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Zero Dark Thirty(2012)
A chronicle of the decade-long hunt for al-Qaeda terrorist leader Osama bin Laden after the 9/11 attacks, and his death at the hands of the Navy SEAL Team 6 in May, 2011.
For more about Zero Dark Thirty and the Zero Dark Thirty Blu-ray release, see Zero Dark Thirty Blu-ray Review published by Martin Liebman on March 8, 2013 where this Blu-ray release scored 4.0 out of 5.
Starring: Jessica Chastain, Joel Edgerton, Chris Pratt, Mark Strong, Scott Adkins, Harold Perrineau
Director: Kathryn Bigelow
» See full cast & crew
Zero Dark Thirty Blu-ray Review
The most controversial film of 2012 earns reference video and audio transfers.
Reviewed by Martin Liebman, March 8, 2013
Zero Dark Thirty begins with a blurb that states the film has been built around "first hand accounts of actual events." And that's what has the movie squarely in the political arena's critical crosshairs. Director Katherine Bigelow's film, the followup to her Oscar-winning The Hurt Locker, is the story of a decade-long manhunt for Usama Bin Laden, a search that began immediately after hijacked passenger aircraft crashed into the World Trace Center towers, the Pentagon, and an empty Western Pennsylvania field (years earlier, really, but earnestly in the public eye only after 9/11). And as is apt to happen with any film that bluntly, or purportedly bluntly, recreates a critical moment in history -- be it The Passion of the Christ or Saving Private Ryan -- questions of purpose, authenticity, and agenda arose around Zero Dark Thirty with even the mere announcement of the project. At the forefront of the debate was the filmmakers' alleged access to classified materials and, later, the timing of its release scheduled just prior to the November 2012 Presidential elections. The former remains in question and the latter eventually evolved into a non-issue when Sony pushed the premiere date back to December 2012 and the wide release date into January 2013 (the "UBL raid movie before the election" gap was filled, however, by the almost equally controversial SEAL Team Six that aired on cable television literally hours before polls opened). But critics weren't finished. As Zero Dark Thirty opened to rave reviews and Oscar buzz, the film came under fire for its graphic depiction of torture and its reliance on torture as a device to advance the plot towards the unearthing of the information that would lead to the raid on the bin Laden compound. But no matter the politics, the authenticity and the purpose of the film's detailed intelligence maneuvers, or the film's more graphic moments, Zero Dark Thirty proves itself a steady, focused, intellectually and artistically superior cinema experience that trades in wartime gun play for a more dramatically intensive and deeply filling movie that's really about human obsession more so than politics, history, and/or current events.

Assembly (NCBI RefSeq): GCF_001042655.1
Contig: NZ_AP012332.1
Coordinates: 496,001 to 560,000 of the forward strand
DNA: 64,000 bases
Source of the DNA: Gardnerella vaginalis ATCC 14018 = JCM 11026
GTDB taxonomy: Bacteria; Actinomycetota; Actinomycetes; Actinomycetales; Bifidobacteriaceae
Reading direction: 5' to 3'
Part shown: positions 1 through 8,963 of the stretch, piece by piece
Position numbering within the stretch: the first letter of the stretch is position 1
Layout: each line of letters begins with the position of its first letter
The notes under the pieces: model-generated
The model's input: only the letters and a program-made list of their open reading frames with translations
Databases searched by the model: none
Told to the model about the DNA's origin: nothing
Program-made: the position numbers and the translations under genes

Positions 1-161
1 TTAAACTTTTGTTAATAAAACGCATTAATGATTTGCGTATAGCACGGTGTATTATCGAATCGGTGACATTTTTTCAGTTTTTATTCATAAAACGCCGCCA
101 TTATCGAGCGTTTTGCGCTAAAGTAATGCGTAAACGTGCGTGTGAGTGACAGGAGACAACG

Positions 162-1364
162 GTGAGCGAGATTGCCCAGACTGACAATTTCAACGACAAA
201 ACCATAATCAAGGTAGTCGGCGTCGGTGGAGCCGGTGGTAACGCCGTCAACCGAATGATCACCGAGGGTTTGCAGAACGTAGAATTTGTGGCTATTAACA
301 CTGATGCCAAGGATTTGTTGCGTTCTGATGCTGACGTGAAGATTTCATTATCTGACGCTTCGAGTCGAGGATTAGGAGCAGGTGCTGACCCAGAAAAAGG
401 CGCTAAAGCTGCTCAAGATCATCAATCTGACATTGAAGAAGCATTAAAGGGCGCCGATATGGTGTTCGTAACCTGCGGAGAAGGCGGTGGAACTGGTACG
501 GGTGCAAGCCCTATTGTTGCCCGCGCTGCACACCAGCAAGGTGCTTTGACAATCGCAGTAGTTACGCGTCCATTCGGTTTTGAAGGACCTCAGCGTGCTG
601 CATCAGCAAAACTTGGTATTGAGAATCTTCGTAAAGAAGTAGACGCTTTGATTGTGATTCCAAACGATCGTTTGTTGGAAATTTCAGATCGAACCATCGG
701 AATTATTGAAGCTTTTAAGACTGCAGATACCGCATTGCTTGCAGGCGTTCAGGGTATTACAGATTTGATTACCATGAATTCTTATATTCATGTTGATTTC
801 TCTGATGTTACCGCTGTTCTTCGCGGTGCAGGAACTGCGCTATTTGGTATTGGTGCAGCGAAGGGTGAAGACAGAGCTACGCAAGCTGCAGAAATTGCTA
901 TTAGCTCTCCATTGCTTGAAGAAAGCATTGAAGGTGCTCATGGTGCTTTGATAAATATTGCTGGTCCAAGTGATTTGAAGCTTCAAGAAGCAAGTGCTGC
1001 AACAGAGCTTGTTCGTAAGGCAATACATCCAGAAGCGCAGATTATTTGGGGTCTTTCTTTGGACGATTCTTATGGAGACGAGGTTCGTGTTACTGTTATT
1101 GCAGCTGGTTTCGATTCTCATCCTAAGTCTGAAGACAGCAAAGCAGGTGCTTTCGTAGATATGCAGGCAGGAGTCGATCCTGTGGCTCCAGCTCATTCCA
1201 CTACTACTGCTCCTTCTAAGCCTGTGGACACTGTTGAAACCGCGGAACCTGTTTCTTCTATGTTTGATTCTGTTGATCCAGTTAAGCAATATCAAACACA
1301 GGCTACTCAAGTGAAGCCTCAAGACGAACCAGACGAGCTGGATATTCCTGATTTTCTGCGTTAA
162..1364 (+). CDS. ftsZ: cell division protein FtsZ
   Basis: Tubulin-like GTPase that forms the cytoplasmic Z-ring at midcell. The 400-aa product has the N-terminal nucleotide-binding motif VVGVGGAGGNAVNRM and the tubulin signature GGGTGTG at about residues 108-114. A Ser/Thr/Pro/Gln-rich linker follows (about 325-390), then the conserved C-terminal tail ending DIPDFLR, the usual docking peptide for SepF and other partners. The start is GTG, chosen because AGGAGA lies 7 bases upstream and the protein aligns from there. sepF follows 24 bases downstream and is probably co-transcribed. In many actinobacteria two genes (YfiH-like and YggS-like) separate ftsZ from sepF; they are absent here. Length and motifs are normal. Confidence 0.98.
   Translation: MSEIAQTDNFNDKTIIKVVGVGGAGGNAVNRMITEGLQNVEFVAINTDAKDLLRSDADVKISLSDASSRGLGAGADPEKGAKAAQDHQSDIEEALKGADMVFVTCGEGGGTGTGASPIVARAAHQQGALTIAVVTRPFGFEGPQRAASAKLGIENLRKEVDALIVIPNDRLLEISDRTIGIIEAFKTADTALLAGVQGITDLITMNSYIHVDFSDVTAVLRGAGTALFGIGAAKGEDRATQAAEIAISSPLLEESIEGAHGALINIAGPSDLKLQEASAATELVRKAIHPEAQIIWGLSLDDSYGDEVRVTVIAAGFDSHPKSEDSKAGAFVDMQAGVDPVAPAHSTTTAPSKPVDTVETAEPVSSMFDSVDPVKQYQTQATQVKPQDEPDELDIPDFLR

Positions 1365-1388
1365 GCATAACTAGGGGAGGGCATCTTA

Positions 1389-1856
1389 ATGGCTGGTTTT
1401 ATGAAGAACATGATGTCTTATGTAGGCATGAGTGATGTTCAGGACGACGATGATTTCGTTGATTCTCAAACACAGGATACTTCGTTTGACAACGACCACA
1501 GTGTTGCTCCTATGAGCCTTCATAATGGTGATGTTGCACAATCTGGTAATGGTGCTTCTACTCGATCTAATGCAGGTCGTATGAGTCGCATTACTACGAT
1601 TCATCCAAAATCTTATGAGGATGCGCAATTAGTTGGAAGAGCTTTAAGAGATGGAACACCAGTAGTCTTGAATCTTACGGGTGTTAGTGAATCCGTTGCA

Maya (Jessica Chastain) is a CIA operative recruited out of high school for her unflinching dedication to tracking down the world's most wanted terrorist, Usama bin Laden. She's participating in her first interrogation alongside her colleague Dan (Jason Clarke), a hardened operative well-versed in the ways of torture and information extraction. Their current subject is proving difficult to break. Ammar (Reda Kateb) is water boarded, poorly fed and hydrated, subjected to loud Heavy Metal music, stuffed inside a wooden box, and stripped before Maya. It takes some time, but he finally divulges a piece of intelligence that captures Maya's attention. He drops a name: Abu Ahmed al-Kuwaiti, a man reportedly serving as a courier between high value persons of interest and none other than bin Laden himself. The lead never seems to go anywhere -- the courier is even once presumed dead -- but Maya refuses to give up on it, frustrating the Islamabad CIA Station Chief, Joseph Bradley (Kyle Chandler). But the further she digs, the more she believes the courier to be the key to tracking down the prize she's sought since September 11, 2001.